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  #1709699 25-Jan-2017 23:28
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gbwelly:

I have a previous model Ozito random orbital sander purchased for about $40. It is going strong after 10 years. It got much better once I replaced the hook pad with a Norton brand one. Which technically makes it a $52 sander.


 



I've found that the Ozito hook pad was more robust than oem Bosch & the Norton replacement. Using fairly coarse paper (60) the Ozito kept going until the bearing in the pad clogged up with dust.The Norton pad tended to break hooks off, then the disc would fly off as soon as you tried sanding a vertical surface. The model before the one shown was better at dust extraction as the exhaust was at the edge of the fan rather than in the middle. Ozito are now owned by German budget brand Einhell so you can't rely on past reputation (of lacķ of).

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  #1709736 26-Jan-2017 07:51
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I'm currently painting and laying floor in my house.  I got to 3 sanding sheet changes (Diablo) before the hook and loop pad on the Ozito broke down.  Returned it, and got through another 4-5 before it broke down again.  Got a refund and have been happily using the Ryobi replacement since then.

 

 

 

I don't think there's any harm in trying them especially since others seem to have had success with them, and the return process was hassle free (Bunnings).  Just keep the receipt :)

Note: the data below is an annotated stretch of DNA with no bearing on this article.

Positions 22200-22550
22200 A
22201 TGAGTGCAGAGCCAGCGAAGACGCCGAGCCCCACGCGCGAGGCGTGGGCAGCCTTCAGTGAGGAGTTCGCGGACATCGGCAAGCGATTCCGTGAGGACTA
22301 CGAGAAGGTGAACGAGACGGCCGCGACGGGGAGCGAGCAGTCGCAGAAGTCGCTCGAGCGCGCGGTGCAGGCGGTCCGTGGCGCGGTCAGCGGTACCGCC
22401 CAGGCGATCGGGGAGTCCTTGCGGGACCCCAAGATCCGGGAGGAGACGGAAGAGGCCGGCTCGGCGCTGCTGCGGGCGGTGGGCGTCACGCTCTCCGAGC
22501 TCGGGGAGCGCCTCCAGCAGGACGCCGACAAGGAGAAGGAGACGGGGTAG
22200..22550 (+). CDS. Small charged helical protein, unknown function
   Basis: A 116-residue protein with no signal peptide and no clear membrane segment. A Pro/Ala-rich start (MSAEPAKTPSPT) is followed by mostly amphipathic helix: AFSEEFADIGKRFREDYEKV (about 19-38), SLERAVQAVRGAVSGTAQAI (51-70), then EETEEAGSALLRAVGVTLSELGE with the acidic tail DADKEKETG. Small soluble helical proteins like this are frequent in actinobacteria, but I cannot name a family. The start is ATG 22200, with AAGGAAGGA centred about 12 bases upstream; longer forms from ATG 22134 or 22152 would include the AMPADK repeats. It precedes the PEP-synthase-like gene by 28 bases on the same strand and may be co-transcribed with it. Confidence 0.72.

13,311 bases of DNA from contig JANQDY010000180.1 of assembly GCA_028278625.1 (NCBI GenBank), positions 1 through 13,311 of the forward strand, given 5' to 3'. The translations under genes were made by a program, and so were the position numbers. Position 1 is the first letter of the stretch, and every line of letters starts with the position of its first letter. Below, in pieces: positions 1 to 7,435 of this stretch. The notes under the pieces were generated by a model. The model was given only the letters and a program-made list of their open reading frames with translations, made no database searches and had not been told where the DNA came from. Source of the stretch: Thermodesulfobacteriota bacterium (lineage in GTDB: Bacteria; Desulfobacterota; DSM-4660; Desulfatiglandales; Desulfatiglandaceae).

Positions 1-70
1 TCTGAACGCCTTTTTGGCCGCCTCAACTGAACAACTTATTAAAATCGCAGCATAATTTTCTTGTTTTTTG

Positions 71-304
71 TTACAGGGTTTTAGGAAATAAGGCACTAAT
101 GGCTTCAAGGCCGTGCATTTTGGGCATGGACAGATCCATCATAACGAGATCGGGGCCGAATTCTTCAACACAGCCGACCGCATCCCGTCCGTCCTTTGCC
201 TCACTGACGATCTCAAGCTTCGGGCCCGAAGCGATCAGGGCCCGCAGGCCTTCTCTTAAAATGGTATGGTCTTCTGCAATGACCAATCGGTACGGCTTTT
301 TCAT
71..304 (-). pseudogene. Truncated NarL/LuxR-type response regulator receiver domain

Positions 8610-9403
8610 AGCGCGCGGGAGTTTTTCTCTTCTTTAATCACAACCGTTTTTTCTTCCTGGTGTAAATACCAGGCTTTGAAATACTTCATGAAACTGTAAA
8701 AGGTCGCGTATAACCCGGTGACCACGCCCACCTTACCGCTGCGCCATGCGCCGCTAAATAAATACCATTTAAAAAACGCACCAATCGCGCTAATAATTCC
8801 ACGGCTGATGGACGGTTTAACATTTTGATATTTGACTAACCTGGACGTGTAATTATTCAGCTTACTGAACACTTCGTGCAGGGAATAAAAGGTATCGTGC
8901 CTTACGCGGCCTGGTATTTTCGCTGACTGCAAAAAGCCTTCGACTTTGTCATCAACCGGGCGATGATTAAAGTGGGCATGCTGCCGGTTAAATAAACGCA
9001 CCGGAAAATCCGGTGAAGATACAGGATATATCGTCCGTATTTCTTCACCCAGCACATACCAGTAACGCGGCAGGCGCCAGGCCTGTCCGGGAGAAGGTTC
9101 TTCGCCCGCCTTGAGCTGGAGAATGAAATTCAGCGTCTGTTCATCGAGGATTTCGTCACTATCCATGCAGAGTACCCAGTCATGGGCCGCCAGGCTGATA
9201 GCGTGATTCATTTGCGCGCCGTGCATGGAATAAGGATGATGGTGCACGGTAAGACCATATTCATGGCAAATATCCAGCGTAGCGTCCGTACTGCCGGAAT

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  #1710642 27-Jan-2017 12:30
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So I picked up the $44 sander from Bunning's yesterday had a quick try with it. I was hoping for a bit more removal of material with the 80 grit sandpaper.  It came with a 3 replacement warranty so it was worth a punt. Also the power switch is a bit finicky turning it on and off.






mdf

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  #1710690 27-Jan-2017 14:53
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Are you shaping or sanding? If sanding something already relatively smooth (like your cabinet?), you'll take more off using about 120 grit.

neb

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  #1710735 27-Jan-2017 16:19
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Check Product Reviews (Aus) and see how they rate there. I've got an Ozito heat gun that cost about a third less than any other heat gun (except for Warehouse rebranded no-name's) and had things that the much more expensive brand names didn't, specifically a flat base so you could stand it upright and rounded heat deflectors for heatshrink tubing, which is what I use it for. Never tried paint-stripping with it, but then I didn't but if for that.